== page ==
On those busy days when you’re up to your eyeballs in commitments, it can be very tempting to hit the drive-thru or grab a pizza, instead of cooking at home.
One of the ways we’ve simplified the dinner rush is by getting started with menu planning. When you have a plan, you’ll eat better, spend less, and enjoy the meal more.
Since we’ve been planning a menu each week for awhile now, we’ve come up with some additional tips to make it easier.
Menu Planning Tips for Busy Families
- Schedule your meals a week in advance. This is one of the most important planning tips for meals. Knowing what you are going to eat throughout the week means less chance that you will stop off at the closest fast food joint for a convenient, but unhealthy meal. I like to plan my menu on Sunday evenings when it’s quiet. It gives me time to take an inventory of my freezer and pantry and plan meals around what I have on hand. I can add the ingredients I’m missing for a particular recipe to my grocery list. I write my menu on a dry erase board that hangs on the inside door of the pantry. If my husband gets home from work before I can get home, he knows what to start making for dinner.
- Look for bargains. Carve out some time to clip coupons and check out the store ads to decide where to do your shopping. If one ingredient is a common denominator in many meals, consider buying in bulk to save money. Common staples like milk, eggs, bread and sugar can be bought in bulk as well. Don’t forget to stack those coupons for the greatest savings.
- Search online. After a while your family will get tired of chicken and rice every Thursday. You can get into a menu rut sometimes. Use the Internet to search for new and exciting recipes. Learn to put a twist on old recipes for a new taste. Or visit the library and check out cookbooks and cooking magazines for more culinary inspiration.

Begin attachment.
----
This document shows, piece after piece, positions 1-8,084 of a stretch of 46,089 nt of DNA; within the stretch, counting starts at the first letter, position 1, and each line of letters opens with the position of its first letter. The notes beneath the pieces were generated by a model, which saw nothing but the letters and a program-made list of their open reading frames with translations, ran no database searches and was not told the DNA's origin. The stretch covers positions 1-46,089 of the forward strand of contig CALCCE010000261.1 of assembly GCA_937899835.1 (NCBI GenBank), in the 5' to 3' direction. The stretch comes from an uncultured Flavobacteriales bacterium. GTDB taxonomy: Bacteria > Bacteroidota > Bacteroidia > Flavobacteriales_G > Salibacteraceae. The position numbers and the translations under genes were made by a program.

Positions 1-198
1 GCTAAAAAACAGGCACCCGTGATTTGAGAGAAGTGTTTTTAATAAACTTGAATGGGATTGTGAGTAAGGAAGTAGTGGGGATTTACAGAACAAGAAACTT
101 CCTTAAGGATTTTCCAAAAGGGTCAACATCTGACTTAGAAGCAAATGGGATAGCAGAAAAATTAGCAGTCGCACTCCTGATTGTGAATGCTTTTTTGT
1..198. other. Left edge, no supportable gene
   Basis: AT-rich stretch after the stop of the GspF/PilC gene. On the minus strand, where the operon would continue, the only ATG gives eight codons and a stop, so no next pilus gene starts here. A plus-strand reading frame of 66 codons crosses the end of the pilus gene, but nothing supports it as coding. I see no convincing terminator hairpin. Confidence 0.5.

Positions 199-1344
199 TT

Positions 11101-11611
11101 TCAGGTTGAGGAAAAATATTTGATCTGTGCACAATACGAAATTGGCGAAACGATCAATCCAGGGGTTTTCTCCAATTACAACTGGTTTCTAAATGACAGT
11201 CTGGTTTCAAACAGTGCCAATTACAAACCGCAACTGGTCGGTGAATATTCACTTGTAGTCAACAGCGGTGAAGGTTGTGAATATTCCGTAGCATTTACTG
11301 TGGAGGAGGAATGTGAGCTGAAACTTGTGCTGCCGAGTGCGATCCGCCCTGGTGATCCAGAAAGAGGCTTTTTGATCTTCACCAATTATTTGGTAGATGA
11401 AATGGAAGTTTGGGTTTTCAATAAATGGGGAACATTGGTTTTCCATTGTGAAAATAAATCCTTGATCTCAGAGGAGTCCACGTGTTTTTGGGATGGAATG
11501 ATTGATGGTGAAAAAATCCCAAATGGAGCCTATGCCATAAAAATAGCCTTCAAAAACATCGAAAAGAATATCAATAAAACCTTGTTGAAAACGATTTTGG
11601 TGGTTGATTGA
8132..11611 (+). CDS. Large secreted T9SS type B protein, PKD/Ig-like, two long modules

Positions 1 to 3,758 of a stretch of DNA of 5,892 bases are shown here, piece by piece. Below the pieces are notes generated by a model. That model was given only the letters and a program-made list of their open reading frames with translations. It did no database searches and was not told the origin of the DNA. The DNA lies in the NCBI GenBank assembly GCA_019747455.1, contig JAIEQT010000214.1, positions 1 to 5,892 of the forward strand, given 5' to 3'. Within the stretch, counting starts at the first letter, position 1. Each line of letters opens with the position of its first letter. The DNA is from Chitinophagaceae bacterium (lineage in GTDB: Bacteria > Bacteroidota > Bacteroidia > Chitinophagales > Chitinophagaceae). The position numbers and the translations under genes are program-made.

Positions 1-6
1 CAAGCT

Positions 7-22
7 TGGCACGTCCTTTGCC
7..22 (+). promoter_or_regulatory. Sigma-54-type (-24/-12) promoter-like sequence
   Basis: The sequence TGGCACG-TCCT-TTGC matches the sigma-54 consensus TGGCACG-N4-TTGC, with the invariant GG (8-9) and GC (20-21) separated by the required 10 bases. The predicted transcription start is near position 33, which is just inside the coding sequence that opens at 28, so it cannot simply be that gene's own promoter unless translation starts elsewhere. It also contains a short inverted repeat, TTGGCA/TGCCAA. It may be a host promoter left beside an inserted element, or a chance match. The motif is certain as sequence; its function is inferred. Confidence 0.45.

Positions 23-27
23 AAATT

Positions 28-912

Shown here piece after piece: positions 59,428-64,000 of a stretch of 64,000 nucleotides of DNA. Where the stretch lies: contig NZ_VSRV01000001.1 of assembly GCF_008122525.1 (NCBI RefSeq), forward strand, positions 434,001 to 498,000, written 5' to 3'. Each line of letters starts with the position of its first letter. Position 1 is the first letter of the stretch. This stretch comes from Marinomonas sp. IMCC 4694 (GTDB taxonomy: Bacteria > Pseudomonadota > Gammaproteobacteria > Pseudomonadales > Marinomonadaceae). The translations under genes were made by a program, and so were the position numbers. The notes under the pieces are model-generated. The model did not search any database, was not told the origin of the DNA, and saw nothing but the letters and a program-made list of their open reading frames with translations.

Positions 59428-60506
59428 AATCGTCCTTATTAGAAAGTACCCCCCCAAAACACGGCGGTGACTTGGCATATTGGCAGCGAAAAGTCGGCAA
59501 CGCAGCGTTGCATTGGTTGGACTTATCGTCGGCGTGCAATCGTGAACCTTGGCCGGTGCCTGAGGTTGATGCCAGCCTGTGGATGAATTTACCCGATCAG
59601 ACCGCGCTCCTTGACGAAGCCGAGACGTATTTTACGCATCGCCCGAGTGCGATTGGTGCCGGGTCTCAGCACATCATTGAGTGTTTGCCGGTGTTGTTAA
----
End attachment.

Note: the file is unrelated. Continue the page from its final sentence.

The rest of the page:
- Have a leftover night. After preparing meals for five or six days, there is bound to be some food left over. Designate one night to be leftover night and let everyone mix and match for dinner. Sometimes I will deliberately plan for leftovers. For example, the leftover beef roast from Sunday, becomes a shepherd’s pie on Tuesday.
- Cook your meals in advance. After deciding on a menu plan for the week, go ahead and fix as many meals as you can. Choose a day when the entire family can help like Saturday morning or Sunday afternoon. Each person can take one meal and fix it for the following week. Once everything has cooled, store it in sealed containers or casserole dishes to be frozen until the night it is needed. Once-a-month cooking (or once a week, if that’s all you can muster) is a fabulous way to have a stash of great tasting meals on hand for busy nights.
- Do prep work in advance. All of the meals can’t be cooked at once. Some foods just taste better freshly prepared. For them, do as much prep work in advance as you can. Enlist your kids to help chop (give them the kitchen shears instead) vegetables, dice cooked meat and mix together dry ingredients. The night of the meal, all that is needed is to add the wet ingredients and bake. By avoiding pre-packaged foods and convenience items like bagged salad and stir fry veggies, you’ll save a fortune on your grocery bill.
- Let the family help. Encourage your family to not only help with the meal preparation, but also in helping choose what to have. When kids have a say in what’s for dinner, they’re more likely to eat it.
Looking for more dinner time inspiration? Check out 5 frugal dinner strategies for busy families for more ideas.